From the white sands of Hawaii to the idyllic New England seaside, Americans flock to the beach for rest and relaxation. Median home prices in these towns are too expensive for most. But there are some equally charming US locales that boast being affordable beach towns.
SmartAsset, a financial information source, compiled a list of 25 budget-friendly beach cities. Granted, not all of these median prices are on the water. But if you don’t have to book a hotel or drive more than 20 miles to the water, you’re doing ok. Here are the top 10:
As Millenials “grow up”, the appeal of the suburbs is also growing.
The Pew Research Center, a think tank organization, defines “adult Millennials” as those who are 20 to 35 years old (born 1981–1996). A recent National Association of Realtors® (NAR) survey showed that just 17 percent purchased a home in an urban or city center area.
A whopping 48 percent of Millennials surveyed cited the desire to own a home as a reason for looking in the suburbs. Rising rents and home prices are pushing these young professionals farther from the city. Low inventory and fewer building projects of affordable housing in urban corridors has also contributed to the exodus, says CNBC’s Realty Check.
Millennials may start out renting in trendy urban areas, but the suburbs have an appeal they can’t deny. “Even if an urban setting is where they’d like to buy their first home, the need for more space at an affordable price is for the most part pushing their search further out,” said NAR chief economist Lawrence Yun.
While Baby Boomers and Gen X’ers complained of credit card debt preventing down-payment savings, younger Millennials report high student loan debt as the cause. Edvisors reported that 2015 grads will be in debt a little over $35,000. Add to that their low median incomes (entry-level) ranging from $18,000 to $43,000 (by state), according to Business Insider.
This debt and student loan combo is resulting in an average of 6 years to save for a down payment. The average home purchase age is 30, with an median income of $77,400 (and still servicing student loan debt). Millennials with families cite the same reasons previous generations chose the suburbs: larger homes, land (bring on the chickens!), good schools and amenities.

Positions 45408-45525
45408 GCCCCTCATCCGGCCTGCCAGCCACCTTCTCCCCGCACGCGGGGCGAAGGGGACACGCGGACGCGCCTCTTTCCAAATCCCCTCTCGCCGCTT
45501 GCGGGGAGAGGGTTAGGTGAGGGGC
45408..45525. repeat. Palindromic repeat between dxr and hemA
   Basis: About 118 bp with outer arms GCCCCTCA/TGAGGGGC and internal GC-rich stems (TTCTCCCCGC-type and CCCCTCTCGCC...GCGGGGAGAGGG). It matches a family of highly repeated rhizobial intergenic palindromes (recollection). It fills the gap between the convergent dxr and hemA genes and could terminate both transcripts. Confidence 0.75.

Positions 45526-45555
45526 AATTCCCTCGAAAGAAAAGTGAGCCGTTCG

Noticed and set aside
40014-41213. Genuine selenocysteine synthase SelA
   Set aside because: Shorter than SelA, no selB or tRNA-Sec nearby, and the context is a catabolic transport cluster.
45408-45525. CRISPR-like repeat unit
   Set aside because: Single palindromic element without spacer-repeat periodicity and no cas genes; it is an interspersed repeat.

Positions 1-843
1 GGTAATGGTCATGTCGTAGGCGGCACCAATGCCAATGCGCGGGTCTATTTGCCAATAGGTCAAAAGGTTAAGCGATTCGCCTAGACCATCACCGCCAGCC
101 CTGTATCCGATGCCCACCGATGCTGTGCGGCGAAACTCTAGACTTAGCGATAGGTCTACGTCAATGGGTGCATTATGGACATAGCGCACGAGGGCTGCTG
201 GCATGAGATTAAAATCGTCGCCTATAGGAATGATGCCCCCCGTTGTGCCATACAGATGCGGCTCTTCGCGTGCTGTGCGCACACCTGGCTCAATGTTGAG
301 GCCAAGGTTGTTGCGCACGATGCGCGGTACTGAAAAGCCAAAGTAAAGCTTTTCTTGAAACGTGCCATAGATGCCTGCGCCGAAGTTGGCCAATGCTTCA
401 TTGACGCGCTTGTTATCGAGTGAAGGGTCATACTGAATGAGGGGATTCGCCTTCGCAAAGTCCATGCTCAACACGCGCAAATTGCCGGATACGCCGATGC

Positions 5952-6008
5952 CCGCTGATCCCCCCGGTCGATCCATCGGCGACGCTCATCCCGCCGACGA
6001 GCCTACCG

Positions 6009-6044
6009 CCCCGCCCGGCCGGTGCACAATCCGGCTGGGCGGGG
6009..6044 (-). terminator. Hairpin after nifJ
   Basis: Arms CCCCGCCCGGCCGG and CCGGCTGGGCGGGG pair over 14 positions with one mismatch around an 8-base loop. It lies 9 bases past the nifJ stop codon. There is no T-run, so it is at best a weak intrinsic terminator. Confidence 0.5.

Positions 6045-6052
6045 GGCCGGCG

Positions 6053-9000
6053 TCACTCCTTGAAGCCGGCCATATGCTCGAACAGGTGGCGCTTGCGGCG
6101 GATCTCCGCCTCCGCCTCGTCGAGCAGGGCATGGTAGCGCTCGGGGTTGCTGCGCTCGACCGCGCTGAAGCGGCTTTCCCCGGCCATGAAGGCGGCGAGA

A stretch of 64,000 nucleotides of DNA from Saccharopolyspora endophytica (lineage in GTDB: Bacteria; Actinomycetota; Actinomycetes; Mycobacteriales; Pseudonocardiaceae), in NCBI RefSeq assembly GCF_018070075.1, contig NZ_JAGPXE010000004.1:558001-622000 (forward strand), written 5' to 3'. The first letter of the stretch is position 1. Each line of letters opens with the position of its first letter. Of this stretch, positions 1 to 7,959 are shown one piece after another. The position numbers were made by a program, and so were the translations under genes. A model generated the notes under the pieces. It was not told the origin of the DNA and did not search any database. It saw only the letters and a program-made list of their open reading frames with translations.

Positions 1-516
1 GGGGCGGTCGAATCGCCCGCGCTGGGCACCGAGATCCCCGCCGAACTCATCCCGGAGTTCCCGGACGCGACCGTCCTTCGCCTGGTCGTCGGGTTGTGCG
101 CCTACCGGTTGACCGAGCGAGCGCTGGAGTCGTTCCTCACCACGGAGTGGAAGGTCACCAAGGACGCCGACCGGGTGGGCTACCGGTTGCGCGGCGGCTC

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The Federal Open Market Committee (FOMC) led by Federal Reserve chairwoman Janet Yellen met Tuesday and Wednesday, March 15-16, to make its recommendation on fund rates.
After looking at the economy (and jobs in particular) in US and global markets, the board determined to “maintain the target range for the federal funds rate at 1/4 to 1/2 percent.” What does that mean for home buyers?
You don’t have to rely on lucky breaks to get clients. Successful agents are intentional and consistent, creating leads from ingenuity and resources at hand. Remember these 4 Keys to Agent Success and put them into action.
AGENT SUCCESS KEY 1
Ask for Referrals. This isn’t an imposition. You’ve already made a positive connection and provided great service. Your client will refer people to you, but you have to ask.
Let your clients know you work by referral. “___% of my clients are referrals”.
Give them specific ideas of who to refer. “Who do you know in your neighborhood, church, etc. who is thinking of selling or buying?”
Ask your service providers for referrals (appraisers, lenders, stagers).
“Referrals have a 90% or higher close rate,” says Rachel McNaughton, Redefy Training Specialist.